Depending on the angle you view a black hole could it appear white, black or grey? Excluding how the gravitational lensing would make all the light emitted either red or blue shifted creating a rainbow effect from the accretion disk from and remove all the other light sources.

Could a black hole appear black from the side where matter enters and white from the top where the jet is emitted?

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    $\begingroup$ Your question stems from a major misunderstanding. Why do you think matter goes in from the side and out from the top? Voting to close. $\endgroup$
    – Rory Alsop
    Dec 28 '18 at 0:17
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    $\begingroup$ Nearly every portion of this question is incorrect, or based on misconceptions. There is nothing to answer here, therefore voting to close. $\endgroup$ Dec 28 '18 at 1:25
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    $\begingroup$ Muze, you’ve been around SE long enough to understand the value of some basic research. Surely you could have re-read the Wikipedia page on black holes first, which would have cleared up your utter misunderstanding of how black holes work. I’m voting to close. $\endgroup$ Dec 28 '18 at 5:13
  • $\begingroup$ PS you also seem to have misunderstood the answers to your linked Physics.SE question, both of which categorically rejected your idea that gravitational lensing creates a rainbow effect. You should edit your current question to make this clear. $\endgroup$ Dec 28 '18 at 5:23

Can blackholes be both white and black?

The white hole is the end-life of a black hole, the (as you call it) grey area is the tunnelling.

Many dispute the existence of white holes, described inaccurately (briefly) as a black hole partly reversed. A credible explanation from highly regarded sources is given in the paper: "White Holes as Remnants: A Surprising Scenario for the End of a Black Hole" by Eugenio Bianchi, Marios Christodoulou, Fabio D'Ambrosio, Hal M. Haggard, Carlo Rovelli, (Submitted on 12 Feb 2018 (v1), last revised 17 Mar 2018 (this version, v2)):


"Quantum tunneling of a black hole into a white hole provides a model for the full life cycle of a black hole. The white hole acts as a long-lived remnant, solving the black-hole information paradox. The remnant solution of the paradox has long been viewed with suspicion, mostly because remnants seemed to be such exotic objects. We point out that (i) established physics includes objects with precisely the required properties for remnants: white holes with small masses but large finite interiors; (ii) non-perturbative quantum-gravity indicates that a black hole tunnels precisely into such a white hole, at the end of its evaporation. We address the objections to the existence of white-hole remnants, discuss their stability, and show how the notions of entropy relevant in this context allow them to evade several no-go arguments. A black hole’s formation, evaporation, tunneling to a white hole, and final slow decay, form a unitary process that does not violate any known physics.".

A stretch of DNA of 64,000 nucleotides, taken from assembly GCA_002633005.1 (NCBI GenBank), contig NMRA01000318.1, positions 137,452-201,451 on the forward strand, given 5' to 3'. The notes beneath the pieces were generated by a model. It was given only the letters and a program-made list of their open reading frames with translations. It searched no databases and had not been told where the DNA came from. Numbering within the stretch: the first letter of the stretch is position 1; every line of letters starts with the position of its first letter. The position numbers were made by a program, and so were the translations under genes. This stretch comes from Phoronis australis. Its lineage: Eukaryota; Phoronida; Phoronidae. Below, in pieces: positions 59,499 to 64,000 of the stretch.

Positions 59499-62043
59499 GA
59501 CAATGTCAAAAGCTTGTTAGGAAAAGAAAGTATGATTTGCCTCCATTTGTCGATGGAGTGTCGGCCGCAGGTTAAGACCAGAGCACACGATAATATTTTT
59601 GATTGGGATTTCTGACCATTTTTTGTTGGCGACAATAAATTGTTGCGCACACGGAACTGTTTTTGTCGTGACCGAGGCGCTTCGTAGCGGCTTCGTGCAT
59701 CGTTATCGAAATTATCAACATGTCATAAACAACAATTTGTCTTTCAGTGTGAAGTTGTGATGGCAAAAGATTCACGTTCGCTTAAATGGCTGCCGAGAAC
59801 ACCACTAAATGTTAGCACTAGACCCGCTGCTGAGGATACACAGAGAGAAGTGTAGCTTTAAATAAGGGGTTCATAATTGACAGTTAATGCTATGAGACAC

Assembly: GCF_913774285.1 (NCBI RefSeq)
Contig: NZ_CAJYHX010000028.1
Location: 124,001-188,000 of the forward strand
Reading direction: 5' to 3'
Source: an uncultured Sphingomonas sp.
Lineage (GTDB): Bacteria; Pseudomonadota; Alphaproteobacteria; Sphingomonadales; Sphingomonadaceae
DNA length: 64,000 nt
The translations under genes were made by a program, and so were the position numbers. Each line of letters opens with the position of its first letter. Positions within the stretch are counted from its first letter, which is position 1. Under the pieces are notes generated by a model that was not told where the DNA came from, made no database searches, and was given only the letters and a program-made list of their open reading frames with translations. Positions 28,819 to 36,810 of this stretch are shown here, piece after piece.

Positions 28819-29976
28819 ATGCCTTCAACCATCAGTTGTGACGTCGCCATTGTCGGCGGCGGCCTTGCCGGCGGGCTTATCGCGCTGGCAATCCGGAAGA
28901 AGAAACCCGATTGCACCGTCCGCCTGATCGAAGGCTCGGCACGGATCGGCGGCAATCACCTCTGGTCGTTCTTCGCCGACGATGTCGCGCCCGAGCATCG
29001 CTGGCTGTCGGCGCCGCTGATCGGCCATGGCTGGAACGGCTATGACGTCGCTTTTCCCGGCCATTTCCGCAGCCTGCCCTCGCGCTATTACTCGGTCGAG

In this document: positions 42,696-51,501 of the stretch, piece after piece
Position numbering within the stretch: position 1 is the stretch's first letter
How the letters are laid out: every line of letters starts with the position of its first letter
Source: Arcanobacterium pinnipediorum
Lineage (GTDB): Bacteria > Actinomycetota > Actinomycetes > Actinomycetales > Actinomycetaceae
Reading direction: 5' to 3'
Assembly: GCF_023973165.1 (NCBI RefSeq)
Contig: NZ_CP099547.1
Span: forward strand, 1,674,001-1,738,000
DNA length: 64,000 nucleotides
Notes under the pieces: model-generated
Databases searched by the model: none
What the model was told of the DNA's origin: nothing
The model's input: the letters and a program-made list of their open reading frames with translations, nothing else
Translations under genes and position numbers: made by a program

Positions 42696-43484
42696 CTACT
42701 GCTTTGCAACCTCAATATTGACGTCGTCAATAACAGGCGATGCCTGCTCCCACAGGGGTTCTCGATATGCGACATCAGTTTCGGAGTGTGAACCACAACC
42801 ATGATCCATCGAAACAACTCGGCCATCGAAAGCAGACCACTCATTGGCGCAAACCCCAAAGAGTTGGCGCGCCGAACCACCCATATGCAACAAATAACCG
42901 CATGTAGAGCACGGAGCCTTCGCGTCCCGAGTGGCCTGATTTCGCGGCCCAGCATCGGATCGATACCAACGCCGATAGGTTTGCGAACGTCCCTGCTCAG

Depending on the angle you view a black hole could it appear white, black or grey? I understand that matter goes in from the side and particles come out the top.

No, that is something entirely different, nothing to do with a "white hole".

If you first divide black holes into two categories based on rotation you have a Schwarzschild black hole (non-rotating) and a Kerr black hole (rotation speed > 0).

A rapidly rotating black hole has an ergosphere that dips within the Schwarzchild radius:

"The equatorial (maximum) radius of an ergosphere corresponds to the Schwarzschild radius of a non-rotating black hole; the polar (minimum) radius can be as little as half the Schwarzschild radius (the radius of a non-rotating black hole) in the case that the black hole is rotating maximally (at higher rotation rates the black hole could not have formed).".

It is because of that reason that relativistic jets eject matter from the poles. This is not visible light. It's not a white or grey hole, it's still a black hole.

Due to a number of close votes coming in I will post this brief answer before I'm locked out.


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